More 30 world records were broken during the London 2012 Summer Olympics. They fell in swimming, cycling, running, weightlifting and a number of other sports. But how do athletes continue to succeed, jump for a long time, run or swim faster. In as much as scientists say that athletes have reached their limits records continue to fall. In almost every sport athletes have become better since the Olympic movement started.
One reason is that more and more people than ever before have access to sports and exercise. They start at an earlier age and can compete longer in their sport. In schools more and more natural talents can be discovered. Another reason is that athletes can train harder and, as professionals, focus completely on their sport rather than rushing to a training session after their day job. As medicine improves, athletes can stay in competition for a longer time and overcome injuries faster. Most top athletes achieve their best results later on in their careers. Technology has also helped improve scores. Through video analysis, for instance, coaches can concentrate on fine-tuning an athlete’s technique. Material and equipment is always getting better.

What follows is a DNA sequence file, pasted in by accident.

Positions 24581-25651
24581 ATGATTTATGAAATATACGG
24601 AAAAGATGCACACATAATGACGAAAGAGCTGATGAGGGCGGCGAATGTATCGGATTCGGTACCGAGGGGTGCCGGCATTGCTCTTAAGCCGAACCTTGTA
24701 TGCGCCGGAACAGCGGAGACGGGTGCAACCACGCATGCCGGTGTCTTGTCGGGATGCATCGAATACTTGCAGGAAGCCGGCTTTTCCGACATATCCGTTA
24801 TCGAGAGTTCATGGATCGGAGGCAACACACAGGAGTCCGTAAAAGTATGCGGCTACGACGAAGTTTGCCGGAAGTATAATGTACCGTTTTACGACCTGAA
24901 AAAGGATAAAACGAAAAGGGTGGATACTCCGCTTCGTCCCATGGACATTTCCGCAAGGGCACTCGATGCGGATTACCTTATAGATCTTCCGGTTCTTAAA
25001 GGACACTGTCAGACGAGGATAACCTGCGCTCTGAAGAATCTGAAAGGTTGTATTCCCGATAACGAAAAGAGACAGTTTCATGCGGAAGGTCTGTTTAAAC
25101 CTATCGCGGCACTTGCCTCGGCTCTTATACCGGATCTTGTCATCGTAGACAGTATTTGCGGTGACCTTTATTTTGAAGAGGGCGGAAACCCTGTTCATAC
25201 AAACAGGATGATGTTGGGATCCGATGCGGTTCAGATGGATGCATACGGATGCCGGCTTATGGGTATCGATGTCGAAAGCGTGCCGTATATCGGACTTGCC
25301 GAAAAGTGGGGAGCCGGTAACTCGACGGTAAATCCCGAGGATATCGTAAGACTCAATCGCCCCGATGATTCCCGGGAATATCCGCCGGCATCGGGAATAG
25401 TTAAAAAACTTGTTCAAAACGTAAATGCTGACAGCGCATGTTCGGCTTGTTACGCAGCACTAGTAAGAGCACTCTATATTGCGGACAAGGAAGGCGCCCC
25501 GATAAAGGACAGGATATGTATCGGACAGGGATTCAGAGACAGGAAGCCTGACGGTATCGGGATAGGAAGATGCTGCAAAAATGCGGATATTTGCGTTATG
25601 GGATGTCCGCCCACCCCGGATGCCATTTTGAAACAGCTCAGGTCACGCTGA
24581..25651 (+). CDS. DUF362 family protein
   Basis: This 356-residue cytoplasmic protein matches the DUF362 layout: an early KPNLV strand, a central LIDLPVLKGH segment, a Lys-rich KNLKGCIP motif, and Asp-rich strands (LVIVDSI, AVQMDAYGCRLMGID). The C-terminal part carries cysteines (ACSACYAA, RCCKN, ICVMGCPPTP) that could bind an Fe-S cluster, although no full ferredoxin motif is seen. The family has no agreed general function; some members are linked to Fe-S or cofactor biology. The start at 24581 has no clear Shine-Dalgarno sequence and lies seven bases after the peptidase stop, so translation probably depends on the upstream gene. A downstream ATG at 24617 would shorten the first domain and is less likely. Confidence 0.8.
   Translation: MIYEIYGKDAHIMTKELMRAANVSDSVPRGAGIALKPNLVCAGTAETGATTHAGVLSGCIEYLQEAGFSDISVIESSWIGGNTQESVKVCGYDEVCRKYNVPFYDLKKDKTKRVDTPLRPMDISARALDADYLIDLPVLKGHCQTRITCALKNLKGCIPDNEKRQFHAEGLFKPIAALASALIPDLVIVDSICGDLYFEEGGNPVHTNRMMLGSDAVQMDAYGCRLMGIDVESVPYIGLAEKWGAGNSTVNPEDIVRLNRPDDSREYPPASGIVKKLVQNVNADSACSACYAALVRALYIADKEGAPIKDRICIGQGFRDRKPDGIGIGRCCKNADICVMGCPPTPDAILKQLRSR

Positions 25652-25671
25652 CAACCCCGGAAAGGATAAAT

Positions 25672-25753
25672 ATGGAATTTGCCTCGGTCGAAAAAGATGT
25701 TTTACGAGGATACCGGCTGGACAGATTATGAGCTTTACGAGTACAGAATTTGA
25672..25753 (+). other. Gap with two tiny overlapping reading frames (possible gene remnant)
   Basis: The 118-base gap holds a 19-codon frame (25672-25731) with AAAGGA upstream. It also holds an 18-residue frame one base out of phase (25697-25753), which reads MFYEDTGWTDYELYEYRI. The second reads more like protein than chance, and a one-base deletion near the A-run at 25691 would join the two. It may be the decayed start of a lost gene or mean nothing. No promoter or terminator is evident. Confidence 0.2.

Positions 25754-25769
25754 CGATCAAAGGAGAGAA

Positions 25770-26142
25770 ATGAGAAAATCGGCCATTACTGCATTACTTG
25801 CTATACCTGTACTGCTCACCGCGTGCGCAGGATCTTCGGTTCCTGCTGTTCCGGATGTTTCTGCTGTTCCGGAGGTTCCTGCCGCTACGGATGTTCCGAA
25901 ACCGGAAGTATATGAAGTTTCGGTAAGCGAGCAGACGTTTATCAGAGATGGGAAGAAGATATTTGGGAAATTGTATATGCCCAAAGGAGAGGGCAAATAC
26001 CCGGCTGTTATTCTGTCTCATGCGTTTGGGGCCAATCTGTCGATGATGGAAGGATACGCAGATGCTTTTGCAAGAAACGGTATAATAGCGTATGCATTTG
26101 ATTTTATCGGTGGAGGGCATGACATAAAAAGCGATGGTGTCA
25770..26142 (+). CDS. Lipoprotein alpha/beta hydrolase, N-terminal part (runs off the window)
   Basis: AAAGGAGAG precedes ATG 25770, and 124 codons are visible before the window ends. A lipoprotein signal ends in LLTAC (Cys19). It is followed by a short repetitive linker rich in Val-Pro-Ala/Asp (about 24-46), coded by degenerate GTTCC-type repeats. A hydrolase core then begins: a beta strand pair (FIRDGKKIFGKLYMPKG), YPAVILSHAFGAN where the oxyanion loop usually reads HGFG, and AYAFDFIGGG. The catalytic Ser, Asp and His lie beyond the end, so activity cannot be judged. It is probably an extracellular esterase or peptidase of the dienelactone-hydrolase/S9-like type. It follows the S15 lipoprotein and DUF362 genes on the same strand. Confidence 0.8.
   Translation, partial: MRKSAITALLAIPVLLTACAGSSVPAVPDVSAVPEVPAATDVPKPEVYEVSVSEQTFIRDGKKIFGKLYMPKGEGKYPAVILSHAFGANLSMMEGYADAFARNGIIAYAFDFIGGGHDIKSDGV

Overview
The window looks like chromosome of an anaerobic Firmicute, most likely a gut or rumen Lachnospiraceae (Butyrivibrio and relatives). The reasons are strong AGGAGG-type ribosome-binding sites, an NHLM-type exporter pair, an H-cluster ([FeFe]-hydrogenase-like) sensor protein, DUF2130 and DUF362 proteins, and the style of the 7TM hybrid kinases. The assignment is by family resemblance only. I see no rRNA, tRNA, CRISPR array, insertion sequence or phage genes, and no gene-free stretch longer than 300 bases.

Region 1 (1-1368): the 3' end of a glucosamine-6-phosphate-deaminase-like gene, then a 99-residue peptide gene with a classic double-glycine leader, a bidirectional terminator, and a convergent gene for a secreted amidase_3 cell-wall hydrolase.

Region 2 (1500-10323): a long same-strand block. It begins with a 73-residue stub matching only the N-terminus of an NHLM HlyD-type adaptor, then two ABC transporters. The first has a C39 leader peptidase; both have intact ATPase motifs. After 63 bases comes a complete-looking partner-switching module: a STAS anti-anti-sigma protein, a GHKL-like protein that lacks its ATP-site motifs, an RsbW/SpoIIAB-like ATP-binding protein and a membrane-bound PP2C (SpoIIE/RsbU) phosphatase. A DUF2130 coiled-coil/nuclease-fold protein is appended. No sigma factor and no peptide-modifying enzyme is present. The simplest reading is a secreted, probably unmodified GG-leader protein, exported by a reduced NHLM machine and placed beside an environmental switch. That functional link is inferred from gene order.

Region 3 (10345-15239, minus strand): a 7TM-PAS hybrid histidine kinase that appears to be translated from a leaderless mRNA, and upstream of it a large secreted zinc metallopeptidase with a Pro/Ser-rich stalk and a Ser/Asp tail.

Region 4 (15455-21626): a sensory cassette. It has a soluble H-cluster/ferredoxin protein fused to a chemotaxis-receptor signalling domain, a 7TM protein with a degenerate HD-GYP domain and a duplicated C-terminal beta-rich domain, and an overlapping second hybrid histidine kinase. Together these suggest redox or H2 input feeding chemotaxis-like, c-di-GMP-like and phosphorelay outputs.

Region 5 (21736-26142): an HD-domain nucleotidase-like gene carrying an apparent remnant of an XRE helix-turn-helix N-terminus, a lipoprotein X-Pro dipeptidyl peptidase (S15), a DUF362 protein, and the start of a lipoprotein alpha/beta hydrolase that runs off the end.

One of the most essential factors, moreover, is the human mind. It lies in our nature to be better and faster than someone else. The will to break a barrier can release great power in your body.
So, where are the boundaries? One of the hardest questions to answer is how fast a human being can run. Some decades ago, nobody thought a person could ever run under 10 seconds in the 100 meter dash. But the record was broken at the 1968 Mexico City Olympics. At the moment Usain Bolt is the fastest man on Earth at 9.58 seconds. Scientists say that 9.48 may be the absolute limit for running such a distance, but, who knows, maybe some runner will one day run in a period of 9 seconds.